Infineon Brings Radar Technology to Mid-Range Cars

Nov 7, 2007 | Technology Media

Neubiberg, Germany – November 7, 2007 – With a price of more than 1,000 Euros, automotive radar systems are still very expensive and remain an option in higher-end, luxury vehicles only. These systems are typically 10x20 cm taking up a large amount of space in a car’s fender area. Infineon Technologies (FSE/NYSE: IFX) today announces a new family of radar system ICs (RASIC™) which could bring long- and medium-range automotive radar to mid-range cars as soon as mid 2010.

Infineon’s RXN7740, the first radar chip, is a highly integrated front-end chip for the 76-77 GHz frequency range which includes function blocks for the oscillator, the power amplifier and four mixers for multiple antennas. Compared to today’s radar systems, which implement these functions discretely, Infineon’s RXN7740 enables vendors to shrink their radar systems a quarter of the current size, while reducing system costs for the radio frequency module by more than 20 percent.

With the European Union planning to continue its safety campaign aimed to further improve road safety and decrease the number of traffic accidents by 50 percent by 2010, there is a clear need for the large-scale introduction of integrated safety systems that can help reduce accident risk in critical situations. Long- and medium-range radar systems, covering distances between 20 and 200 meters to the front of a vehicle, can play a valuable role by identifying obstacles and automobiles ahead, despite visibility. If a collision is anticipated, headrests and seatbelts are in position to help alleviate the impact in advance of the accident. A similar signal is also sent to the braking or airbag systems.

Market research firm Strategy Analytics predicts that over the period 2006 to 2011, the use of long-range distance warning systems in cars could increase by more than 65 percent annually, with demand reaching 3 million units in 2011, with 2.3 million of them using radar sensors. By 2014, 7 percent of all new cars will include a distance warning system, primarily in Europe and in Japan.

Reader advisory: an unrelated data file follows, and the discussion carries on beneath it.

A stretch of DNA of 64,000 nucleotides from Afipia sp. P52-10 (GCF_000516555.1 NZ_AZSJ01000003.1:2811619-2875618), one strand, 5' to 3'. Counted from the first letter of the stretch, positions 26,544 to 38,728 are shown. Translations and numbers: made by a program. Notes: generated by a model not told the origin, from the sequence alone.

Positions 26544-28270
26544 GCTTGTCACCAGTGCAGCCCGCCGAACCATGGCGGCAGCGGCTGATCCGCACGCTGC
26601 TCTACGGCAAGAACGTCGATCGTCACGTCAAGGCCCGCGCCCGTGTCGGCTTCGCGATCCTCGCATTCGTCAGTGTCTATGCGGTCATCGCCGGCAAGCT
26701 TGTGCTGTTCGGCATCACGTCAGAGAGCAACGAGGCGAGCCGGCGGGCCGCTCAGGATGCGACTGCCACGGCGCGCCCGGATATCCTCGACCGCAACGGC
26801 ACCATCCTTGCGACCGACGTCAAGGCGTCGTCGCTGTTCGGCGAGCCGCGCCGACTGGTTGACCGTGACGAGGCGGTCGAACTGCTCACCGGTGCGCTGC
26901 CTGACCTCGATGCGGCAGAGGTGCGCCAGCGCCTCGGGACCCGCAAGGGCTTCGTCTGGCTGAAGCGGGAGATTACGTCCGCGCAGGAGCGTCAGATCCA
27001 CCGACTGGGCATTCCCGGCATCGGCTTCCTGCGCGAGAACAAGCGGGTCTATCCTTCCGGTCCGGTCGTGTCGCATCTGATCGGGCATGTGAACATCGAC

“Radar technology is the key to building innovative driver assistance systems to help avoid automobile accidents,” says Hans Adlkofer, Vice President and General Manager of Infineon Technologies’ Sense and Control business unit. “For this very reason, Infineon has developed a highly integrated radar chip based on silicon germanium manufacturing technology that makes it possible to build simpler and more compact radar sensors. Thanks to this chip, long-range radar could become part of the standard equipment for automobiles in the mid-range automotive segment by mid 2010.”

Infineon’s new front-end chip uses a manufacturing technology based on silicon germanium (SiGe) with a transit frequency of 200 GHz. The technology, developed with the aid of Germany’s Federal Ministry of Education and Research (BMBF) as part of the KOKON project (, has been designed and qualified specifically for automotive use. Unlike gallium arsenide (GaAs) components used today, SiGe technology makes it possible to build smaller, more cost effective radar sensors. Infineon has also introduced new, integrated test methods to ensure its radar sensors meet the automotive industry’s demanding quality requirements.


Initial samples of the highly integrated RXN7740 radar chips are now available, with production is expected to ramp-up in mid-2009. Additional information on radar is available at

About Infineon

Infineon Technologies AG, Neubiberg, Germany, offers semiconductor and system solutions addressing three central challenges to modern society: energy efficiency, communications and security. In fiscal year 2006 (ending September), the company achieved sales of Euro 7.9 billion (including Qimonda sales of Euro 3.8 billion) with approximately 42,000 employees worldwide (including approximately 12,000 Qimonda employees). With a global presence, Infineon operates through its subsidiaries in the US from Milpitas, CA, in the Asia-Pacific region from Singapore, and in Japan from Tokyo. Infineon is listed on the Frankfurt Stock Exchange and on the New York Stock Exchange (ticker symbol: IFX).

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